The following provides examples of useful UX survey questions to use in your UX survey: 

  1. Have you used the [new tool/feature]?
    1. Question type: Yes or no
    2. When to use: After (or during) the first visits to your website, mobile site, app or other digital property
    3. Follow up? If yes, go to Question 2
  2. How easy was it to use [new tool/feature] on a scale of 1 (very difficult) to 5 (very easy)?
    1. Question type: Likert scale
    2. When to use: As a follow-up to the previous question, during present usage of product, service or app
    3. Follow up? If the answer is between 3-5, follow-up with an open-ended question
  3. Was this [asset name] helpful?
    1. Question type: Yes or no
    2. When to use: After downloading an asset
    3. Follow up? Yes, with an open-ended question about how it was helpful.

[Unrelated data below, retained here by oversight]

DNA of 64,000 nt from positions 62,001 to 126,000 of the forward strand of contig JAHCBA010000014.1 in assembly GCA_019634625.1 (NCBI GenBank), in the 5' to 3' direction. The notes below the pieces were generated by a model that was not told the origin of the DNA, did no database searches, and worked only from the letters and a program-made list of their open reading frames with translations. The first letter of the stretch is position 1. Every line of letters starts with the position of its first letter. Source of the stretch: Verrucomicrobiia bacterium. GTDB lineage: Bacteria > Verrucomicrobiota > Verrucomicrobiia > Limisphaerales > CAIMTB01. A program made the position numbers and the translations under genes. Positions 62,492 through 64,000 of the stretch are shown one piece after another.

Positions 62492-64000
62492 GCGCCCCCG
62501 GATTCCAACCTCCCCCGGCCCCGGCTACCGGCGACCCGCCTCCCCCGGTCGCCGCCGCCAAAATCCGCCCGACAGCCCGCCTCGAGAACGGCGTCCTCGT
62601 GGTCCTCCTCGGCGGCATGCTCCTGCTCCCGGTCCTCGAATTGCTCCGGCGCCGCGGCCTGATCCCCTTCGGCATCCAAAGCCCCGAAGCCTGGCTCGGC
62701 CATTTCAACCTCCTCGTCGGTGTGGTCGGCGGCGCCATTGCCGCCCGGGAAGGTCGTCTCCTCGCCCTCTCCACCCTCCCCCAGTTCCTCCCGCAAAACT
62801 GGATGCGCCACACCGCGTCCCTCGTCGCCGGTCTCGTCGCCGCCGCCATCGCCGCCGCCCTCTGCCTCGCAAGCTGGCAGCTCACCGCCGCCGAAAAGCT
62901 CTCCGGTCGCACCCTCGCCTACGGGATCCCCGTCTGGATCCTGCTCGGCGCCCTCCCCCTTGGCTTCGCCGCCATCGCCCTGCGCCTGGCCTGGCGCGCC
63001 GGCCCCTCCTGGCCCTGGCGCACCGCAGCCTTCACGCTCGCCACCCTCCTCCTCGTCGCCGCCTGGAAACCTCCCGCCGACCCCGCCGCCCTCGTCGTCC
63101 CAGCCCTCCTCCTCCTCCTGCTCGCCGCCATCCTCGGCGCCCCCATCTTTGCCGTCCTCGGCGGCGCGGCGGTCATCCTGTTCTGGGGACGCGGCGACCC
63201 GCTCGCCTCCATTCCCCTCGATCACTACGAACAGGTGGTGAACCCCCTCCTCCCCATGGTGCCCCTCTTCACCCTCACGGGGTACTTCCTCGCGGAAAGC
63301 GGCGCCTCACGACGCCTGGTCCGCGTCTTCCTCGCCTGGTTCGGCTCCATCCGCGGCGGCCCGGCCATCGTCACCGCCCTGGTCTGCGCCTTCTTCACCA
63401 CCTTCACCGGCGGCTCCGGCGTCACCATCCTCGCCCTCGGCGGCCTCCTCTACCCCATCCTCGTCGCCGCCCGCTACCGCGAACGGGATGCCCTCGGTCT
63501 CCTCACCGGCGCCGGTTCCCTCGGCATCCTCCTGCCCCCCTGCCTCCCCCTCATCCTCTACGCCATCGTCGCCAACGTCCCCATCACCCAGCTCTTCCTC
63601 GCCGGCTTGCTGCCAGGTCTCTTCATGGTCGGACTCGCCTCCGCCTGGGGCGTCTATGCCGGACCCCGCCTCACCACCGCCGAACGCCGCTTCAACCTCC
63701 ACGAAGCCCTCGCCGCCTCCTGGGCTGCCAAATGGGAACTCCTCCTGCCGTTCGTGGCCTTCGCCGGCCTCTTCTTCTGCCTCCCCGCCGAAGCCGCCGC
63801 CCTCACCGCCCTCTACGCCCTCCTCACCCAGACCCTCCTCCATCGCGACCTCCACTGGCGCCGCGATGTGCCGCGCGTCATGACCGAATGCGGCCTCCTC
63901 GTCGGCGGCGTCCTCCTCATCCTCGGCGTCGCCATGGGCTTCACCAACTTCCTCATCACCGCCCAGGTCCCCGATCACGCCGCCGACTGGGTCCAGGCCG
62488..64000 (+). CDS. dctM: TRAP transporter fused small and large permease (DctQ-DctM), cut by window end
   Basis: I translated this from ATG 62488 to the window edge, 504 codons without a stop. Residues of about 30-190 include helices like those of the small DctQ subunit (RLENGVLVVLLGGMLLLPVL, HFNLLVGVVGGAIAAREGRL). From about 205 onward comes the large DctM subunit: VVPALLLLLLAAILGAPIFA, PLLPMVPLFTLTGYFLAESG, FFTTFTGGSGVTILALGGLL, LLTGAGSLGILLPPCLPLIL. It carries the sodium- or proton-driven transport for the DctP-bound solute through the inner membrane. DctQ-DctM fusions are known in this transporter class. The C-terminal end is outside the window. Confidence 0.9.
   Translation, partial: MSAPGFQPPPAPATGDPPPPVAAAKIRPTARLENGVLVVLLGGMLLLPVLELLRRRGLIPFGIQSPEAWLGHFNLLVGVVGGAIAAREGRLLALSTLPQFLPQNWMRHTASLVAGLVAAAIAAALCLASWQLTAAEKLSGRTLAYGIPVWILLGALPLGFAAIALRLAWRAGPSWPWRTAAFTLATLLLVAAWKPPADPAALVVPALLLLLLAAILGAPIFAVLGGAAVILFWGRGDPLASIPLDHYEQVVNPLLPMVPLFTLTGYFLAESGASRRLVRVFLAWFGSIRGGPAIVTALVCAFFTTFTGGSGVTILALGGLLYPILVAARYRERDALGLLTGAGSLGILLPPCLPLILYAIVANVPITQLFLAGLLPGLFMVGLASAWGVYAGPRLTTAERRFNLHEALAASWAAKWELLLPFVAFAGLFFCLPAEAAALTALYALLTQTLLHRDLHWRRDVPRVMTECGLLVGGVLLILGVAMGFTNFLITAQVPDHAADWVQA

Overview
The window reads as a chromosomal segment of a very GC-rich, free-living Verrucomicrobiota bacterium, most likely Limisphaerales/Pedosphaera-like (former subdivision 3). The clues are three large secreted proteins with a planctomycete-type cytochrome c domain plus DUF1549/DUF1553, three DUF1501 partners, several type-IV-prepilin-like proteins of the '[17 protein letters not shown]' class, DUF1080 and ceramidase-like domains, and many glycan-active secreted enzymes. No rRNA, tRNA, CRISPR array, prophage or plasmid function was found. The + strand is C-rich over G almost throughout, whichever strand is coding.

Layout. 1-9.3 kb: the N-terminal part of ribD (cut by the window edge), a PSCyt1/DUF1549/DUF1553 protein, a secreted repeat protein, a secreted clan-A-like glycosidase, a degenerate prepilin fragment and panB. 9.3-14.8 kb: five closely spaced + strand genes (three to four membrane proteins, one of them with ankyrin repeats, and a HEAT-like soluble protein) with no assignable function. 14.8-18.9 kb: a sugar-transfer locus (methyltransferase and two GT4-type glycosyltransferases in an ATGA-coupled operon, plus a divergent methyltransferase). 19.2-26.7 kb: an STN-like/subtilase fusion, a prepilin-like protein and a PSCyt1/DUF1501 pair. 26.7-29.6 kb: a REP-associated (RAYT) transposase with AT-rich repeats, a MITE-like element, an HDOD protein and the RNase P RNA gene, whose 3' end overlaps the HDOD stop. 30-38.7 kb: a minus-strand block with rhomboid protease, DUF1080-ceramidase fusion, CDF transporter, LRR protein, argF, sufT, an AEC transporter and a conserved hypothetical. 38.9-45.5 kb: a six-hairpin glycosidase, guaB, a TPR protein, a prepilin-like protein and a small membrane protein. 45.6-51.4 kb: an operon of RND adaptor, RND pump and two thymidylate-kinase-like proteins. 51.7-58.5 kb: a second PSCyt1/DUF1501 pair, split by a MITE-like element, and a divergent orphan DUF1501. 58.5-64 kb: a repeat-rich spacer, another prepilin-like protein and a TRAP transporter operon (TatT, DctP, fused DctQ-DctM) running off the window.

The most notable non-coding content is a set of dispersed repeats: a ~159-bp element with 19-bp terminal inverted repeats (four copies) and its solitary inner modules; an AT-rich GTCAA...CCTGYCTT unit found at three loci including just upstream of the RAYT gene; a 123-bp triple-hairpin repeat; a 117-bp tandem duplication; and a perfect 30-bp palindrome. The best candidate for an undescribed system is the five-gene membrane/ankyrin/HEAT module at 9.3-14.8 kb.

4. What are your first impressions of [UI element]?
    1. Question type: Multiple-choice, multiple selection and open-ended questions
    2. When to use: After interacting with a UI element
    3. Follow up? Yes, with an open-ended question to explain the reasoning
  5. Did you enjoy [UI element]?
    1. Question type: Yes or no, or multiple selection ranging from “not at all” to “very much.”
    2. When to use: After interacting with a UI element
    3. Follow up? Yes, with an open-ended question to explain this answer.
  6. How easy was it for you to sign up for this subscription?
    Likert scale questions

    1. Question type: Likert scale